When you want to add something to it, like the current slide information, it's a simple call like this:

opensocial.data.getDataContext().putDataSet("slideShowIndex", slides);

 

The cool thing about Data Context is that you can register listeners on the keys. This is similar to many frameworks, e.g. backbone. The key thing to remember about Data Context is that it works with some of the advanced aspects of the OpenSocial programming model, specifically, data pipelining. We'll cover data pipeling in a later article, but for now, just think of it as a strategy to pre-populate information into your app.

gadgets.util.registerOnLoadHandler(function() {

    //The controller kicks off the process. See SSC.slideShowController constructor

    osDataContext.registerListener('slideShowIndex', SSC.buildCarouselDivs);

    osDataContext.registerListener('friendsLoaded', SSC.startRetrievingFriendSlideInfo);

    osDataContext.registerListener('friendsSlideInfo', SSC.buildSlideInfoBadges);

    osDataContext.registerListener('viewerFriends', SSC.initializeFriendsList);

Note: Because this is a relatively simple app, one thing that I did, which a framework like backbone.js solves, is that the data & view is commingled together. Eventually, we'll either rewrite or refactor the app to be a bit cleaner. Regardless, the key point is that data context provides a mechanism for event driven programming of apps.

 

Once we have the information about the current slide, we store that in app data. App data is another part of the OpenSocial programming model that is, essentially, a store of persistent information that an application can use. The interesting thing about app data are the access control rules for who can read and write the data. Specifically, each person can write their own app data and can read everyone else's app data. This is a perfect use case for the simple slide viewer app. I write to app data what slide I'm on and whether I like or dislike it.

SSC.setCurrentSlideInfo = function(slideInfo) {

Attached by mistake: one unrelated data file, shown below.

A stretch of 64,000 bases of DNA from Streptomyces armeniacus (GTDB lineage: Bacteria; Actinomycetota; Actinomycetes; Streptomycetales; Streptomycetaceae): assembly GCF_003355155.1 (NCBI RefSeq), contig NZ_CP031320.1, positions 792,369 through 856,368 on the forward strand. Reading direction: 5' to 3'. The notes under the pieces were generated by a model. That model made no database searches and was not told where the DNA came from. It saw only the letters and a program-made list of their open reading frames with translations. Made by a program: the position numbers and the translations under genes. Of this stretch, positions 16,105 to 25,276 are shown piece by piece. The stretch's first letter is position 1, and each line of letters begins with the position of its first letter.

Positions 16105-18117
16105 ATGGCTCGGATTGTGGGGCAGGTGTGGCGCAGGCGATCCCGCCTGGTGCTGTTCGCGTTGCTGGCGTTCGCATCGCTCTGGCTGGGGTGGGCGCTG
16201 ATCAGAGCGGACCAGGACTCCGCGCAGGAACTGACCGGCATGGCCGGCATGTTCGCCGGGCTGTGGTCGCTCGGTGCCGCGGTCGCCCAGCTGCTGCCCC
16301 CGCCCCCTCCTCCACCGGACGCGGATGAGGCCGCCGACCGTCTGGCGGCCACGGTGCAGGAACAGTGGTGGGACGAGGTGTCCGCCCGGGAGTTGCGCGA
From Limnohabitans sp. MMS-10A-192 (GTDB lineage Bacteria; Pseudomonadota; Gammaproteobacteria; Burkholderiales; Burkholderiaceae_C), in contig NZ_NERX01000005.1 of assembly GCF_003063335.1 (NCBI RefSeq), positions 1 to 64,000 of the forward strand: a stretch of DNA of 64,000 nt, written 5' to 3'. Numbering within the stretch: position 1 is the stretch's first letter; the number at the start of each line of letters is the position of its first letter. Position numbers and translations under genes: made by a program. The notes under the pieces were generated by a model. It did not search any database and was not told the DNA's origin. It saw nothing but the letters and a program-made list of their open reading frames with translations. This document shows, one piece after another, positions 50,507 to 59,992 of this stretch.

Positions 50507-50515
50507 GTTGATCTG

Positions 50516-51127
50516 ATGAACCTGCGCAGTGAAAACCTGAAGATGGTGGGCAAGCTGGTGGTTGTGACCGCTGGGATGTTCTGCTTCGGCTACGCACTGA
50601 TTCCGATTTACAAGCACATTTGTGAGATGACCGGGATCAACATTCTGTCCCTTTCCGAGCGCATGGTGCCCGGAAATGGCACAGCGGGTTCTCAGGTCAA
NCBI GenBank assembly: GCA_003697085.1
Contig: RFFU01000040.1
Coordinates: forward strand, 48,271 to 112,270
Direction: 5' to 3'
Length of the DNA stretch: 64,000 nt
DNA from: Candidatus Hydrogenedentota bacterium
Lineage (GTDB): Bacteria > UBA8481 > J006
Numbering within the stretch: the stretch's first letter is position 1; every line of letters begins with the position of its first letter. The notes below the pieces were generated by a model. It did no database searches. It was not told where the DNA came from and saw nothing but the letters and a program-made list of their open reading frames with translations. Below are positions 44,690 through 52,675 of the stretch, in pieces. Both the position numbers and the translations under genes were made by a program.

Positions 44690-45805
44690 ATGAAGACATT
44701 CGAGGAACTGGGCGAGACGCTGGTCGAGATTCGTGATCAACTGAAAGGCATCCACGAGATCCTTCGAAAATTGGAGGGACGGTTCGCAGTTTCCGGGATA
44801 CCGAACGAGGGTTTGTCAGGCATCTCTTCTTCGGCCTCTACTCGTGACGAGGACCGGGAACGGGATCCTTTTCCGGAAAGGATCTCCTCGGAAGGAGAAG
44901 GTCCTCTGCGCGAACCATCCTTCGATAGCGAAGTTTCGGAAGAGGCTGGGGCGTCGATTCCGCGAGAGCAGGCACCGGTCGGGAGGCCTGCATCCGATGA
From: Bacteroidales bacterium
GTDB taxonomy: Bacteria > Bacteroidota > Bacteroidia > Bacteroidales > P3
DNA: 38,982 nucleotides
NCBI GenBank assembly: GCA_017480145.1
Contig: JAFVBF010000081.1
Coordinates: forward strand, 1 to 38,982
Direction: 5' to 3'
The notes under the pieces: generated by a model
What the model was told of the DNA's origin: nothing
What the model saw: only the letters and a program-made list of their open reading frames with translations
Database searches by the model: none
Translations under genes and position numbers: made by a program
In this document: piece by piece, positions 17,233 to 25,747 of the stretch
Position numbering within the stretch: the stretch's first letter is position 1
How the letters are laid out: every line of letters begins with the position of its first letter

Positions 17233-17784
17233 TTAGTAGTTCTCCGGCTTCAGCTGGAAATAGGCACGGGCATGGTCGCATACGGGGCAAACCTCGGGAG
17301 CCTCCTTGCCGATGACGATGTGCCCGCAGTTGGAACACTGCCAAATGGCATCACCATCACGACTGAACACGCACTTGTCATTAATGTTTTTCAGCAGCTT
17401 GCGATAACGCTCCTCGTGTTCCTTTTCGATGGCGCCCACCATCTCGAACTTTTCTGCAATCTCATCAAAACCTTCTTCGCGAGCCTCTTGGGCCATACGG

osapi.appdata.update({userId: '@me', data: {"newSlideInfo":slideInfo}, escapeType: opensocial.EscapeType.NONE }

    ).execute(function() {

            console.log("app data updated" + slideInfo);

            console.log(slideInfo);

        });

};

In the function above, I'm setting my slide info in the key "newSlideInfo". The "@me" is shorthand for the current user. Specifically, Jive will substitute in your user ID whenever it encounters this moniker. the "EscapeType.NONE" tells Jive not to escape that's contained in the structure. Executing this function actually stores this information in Jive!

 

Now the fun part. When the app initializes, it sets itself up a polling cycle for every two seconds or so. What do we do every two seconds? Get the app data!

osapi.appdata.get({userId: userIds, keys: ['newSlideInfo'], escapeType: opensocial.EscapeType.NONE}).execute(SSC.refreshFriendSlideInfo);

When we retrieve the app data, we read the "newSlideInfo" key. This gives us structure back where each property is a user Id. The value of that property is that user's current slide information! Once we retrieve this information from the server, the easiest thing to do is put it into the app's data context. Why? Because we register listeners on the data context to fire when we put in the data we pulled down from Jive. The listeners that are registered will look up the user in the side panel and decorate the avatar with the current slide number and the social action.

 

What's next?

And that's it! We've been able to build a social application without requiring any backend server. We've used the Jive and the OpenSocial APIs to share data between users. What's next? Well, you tell me! This app is pretty basic. However, I've got some fun ideas if you are up for a bit of exploration and learning, like:

  • Sharing of slide index files so that you can give your friends the slides that you should all view.
  • Follow the leader: Designate one person as the "leader" all other viewers will follow his slide navigation.
  • Link jive discussions to a slide: Start a discussion based on a slide and pull in discussions and display the text.
  • "Chatty Kathy": Post an activity when you like a slide.
  • Make sure everyone that is sharing is viewing the same set of slides (based on the slide index file).

If you just want to get the source code, then you can grab it off of Jive's public git hub repository. However, it's more interesting if we build this out together. If you are interested, then I'll simply add you to the project in apphosting. (You'll need an account for Jive's Developer Services. I can then just say, "jiveapps sharing:add <your id here>".) This way, you can get some hands on experience building & working with the API!